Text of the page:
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Changing Places? Women, Resource Management and Migration in the Sahel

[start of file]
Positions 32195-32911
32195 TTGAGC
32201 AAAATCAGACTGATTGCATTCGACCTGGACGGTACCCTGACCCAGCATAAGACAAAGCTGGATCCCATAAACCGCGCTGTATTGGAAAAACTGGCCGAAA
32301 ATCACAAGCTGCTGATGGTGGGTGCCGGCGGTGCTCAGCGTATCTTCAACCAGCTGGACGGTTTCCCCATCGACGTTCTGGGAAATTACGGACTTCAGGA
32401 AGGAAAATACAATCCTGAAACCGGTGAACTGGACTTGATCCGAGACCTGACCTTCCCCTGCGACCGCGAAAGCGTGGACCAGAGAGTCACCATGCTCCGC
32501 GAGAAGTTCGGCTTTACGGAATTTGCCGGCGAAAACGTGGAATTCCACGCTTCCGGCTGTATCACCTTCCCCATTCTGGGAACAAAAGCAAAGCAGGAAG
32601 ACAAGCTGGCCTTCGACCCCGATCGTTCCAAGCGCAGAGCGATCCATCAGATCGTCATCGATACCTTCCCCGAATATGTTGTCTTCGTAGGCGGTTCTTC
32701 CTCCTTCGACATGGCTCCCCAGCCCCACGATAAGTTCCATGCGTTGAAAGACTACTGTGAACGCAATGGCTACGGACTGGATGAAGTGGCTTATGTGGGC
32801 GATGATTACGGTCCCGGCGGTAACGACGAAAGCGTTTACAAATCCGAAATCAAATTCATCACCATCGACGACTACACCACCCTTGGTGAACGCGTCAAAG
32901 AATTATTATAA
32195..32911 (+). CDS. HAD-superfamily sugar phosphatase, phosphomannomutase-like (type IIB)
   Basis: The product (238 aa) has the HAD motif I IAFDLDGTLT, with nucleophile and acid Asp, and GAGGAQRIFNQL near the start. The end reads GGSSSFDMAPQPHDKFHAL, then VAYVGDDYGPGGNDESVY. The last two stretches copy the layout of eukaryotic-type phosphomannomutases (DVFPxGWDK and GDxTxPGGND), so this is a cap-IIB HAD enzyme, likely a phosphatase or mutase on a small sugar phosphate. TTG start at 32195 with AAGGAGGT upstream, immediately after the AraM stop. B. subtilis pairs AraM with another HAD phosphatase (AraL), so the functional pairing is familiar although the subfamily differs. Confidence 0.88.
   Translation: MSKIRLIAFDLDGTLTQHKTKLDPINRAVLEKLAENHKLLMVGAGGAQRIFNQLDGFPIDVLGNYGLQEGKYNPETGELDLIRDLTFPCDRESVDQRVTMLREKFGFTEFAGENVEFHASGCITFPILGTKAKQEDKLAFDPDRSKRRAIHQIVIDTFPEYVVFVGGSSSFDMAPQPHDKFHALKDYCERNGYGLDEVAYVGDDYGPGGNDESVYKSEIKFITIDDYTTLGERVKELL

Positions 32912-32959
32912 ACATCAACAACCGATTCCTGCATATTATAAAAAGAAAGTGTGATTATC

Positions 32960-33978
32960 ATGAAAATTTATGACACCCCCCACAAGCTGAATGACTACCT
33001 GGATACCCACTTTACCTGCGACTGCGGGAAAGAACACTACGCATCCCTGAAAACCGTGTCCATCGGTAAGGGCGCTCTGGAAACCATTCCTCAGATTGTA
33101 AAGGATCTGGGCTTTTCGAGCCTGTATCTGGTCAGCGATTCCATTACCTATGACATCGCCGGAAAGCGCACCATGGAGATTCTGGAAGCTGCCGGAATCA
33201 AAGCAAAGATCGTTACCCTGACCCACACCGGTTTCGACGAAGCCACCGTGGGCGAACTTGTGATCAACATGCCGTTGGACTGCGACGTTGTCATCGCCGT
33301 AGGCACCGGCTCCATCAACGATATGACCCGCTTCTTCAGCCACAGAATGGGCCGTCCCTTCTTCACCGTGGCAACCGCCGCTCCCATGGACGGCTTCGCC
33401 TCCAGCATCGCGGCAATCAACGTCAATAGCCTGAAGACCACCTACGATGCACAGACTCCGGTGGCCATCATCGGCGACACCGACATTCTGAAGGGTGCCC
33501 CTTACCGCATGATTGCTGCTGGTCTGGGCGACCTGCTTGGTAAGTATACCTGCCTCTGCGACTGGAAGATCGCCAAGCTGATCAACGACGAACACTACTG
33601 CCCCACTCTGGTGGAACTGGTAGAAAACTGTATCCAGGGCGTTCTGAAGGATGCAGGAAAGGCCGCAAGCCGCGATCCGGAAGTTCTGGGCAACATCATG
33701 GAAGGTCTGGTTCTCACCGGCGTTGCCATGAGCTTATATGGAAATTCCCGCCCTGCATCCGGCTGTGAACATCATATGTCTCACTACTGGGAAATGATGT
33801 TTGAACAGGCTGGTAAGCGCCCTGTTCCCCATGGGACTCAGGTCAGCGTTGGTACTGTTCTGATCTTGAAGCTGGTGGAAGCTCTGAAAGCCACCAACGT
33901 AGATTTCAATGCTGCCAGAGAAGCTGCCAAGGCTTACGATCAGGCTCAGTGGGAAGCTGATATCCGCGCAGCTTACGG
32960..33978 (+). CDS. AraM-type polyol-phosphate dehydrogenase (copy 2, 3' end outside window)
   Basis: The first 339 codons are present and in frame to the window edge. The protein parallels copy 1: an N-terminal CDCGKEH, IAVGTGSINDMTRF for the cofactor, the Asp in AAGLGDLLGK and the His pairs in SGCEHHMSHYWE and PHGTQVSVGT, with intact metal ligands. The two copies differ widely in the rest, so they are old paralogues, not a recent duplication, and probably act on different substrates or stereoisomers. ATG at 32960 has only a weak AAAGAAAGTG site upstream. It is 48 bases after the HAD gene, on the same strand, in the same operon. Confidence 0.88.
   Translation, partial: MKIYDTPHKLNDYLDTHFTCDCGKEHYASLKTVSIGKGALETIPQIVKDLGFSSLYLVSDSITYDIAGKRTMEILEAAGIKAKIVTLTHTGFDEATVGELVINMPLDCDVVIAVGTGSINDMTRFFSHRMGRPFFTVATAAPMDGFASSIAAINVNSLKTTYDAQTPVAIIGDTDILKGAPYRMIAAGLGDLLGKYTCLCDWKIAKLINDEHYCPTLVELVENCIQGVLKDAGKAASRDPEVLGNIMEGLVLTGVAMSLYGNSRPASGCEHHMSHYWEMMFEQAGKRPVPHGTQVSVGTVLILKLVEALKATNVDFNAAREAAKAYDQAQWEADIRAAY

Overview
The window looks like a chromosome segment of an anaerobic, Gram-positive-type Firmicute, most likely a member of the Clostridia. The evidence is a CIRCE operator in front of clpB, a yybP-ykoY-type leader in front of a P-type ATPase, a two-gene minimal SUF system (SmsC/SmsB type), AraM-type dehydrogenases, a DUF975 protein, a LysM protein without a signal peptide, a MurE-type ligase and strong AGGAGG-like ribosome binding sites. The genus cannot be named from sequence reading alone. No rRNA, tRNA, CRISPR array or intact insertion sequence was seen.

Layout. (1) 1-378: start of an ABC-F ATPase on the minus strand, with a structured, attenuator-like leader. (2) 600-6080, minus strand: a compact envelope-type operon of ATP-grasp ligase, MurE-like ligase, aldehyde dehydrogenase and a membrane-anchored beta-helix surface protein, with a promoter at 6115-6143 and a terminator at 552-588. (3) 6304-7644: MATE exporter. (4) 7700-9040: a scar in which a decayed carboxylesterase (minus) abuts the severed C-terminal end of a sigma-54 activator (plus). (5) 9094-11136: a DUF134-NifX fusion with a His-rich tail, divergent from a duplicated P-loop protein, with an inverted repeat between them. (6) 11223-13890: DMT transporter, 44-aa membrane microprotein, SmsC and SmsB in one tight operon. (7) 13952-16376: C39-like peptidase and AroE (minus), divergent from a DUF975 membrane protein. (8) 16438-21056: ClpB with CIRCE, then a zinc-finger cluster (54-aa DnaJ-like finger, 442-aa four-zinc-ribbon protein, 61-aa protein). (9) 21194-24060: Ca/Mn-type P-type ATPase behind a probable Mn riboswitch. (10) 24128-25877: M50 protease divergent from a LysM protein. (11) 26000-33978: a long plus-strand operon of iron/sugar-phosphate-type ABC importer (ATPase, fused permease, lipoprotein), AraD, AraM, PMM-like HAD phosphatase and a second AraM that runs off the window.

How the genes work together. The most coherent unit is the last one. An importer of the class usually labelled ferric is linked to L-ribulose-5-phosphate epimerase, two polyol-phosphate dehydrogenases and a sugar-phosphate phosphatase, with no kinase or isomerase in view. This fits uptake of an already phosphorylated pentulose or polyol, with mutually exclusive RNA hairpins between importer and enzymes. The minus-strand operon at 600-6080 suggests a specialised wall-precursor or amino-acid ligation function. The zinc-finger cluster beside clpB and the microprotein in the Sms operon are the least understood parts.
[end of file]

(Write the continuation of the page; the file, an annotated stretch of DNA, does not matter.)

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This fieldwork took place in 25 villages across the Sahel, and variability in conditions, responses, perceptions and strategies was evident not only between regions and countries but between villages and groups, and even between families. Major findings: Male out-migration in the Sahel has diverse forms and effects. Male out-migration does not create large numbers of female headed households. Its effects are felt by women in general rather than by migrants' wives in particular. Out-migration leaves women and children as the greater proportion of the stable working population. Male out-migration has no significant effect on patriarchal patterns of decision-making nor on the normative gender division of labour. Few generalizations can be made about the effects of male out-migration on labour availability for agriculture in rural areas. The effects of male out-migration on women's natural resource improvement activities are diverse and in each case depend on the gender division of labour, land tenure, women's decision-making power and women's workloads. Remittances are not usually in agriculture. Male out-migration does not increase pressure on renewable natural resources through off-farm income-generating activities. Out-migration does not necessarily lead to the freeing -up of land in rural areas. Male out-migration postpones initiatives to improve agriculture in the village. Migration is a strategy which sustains rural livelihoods. Conclusions: Beyond the great variability mentioned in the first sentence which should be strongly noted, it must be noted that there was no attempt to answer macro-economic and macro-sociological questions, rather to provide a micro-level thick description accounts of the case study areas. Some general conclusions are worth emphasising: Firstly, although male-out migration is leaving women and children as, often, the greater proportion of the stable working population in the countryside, it is not creating "women heads of households" as an identifiable category in significant numbers. Secondly, migration seems to be neither overwhelmingly negative or positive for rural communities. Thirdly, the survival strategies of rural communities are inextricably inter-linked with the cash economy, as long as there are little or no opportunity for off-farm employment in rural areas, it is highly unlikely that migratory movements will decline or cease. Fourthly, male-out migration is resulting in a demographic disequilibrium in many rural areas of the Sahel; Women are the stable players in village life. Fifthly, the research clearly illustrates the major disincentive to women's participation in natural resource management and natural resource improvement activities. On a wider scale, the research shows that the juxtaposition of national land tenure laws and traditional tenure systems seems to have led to confusion at village level. --excerpts from the author's introduction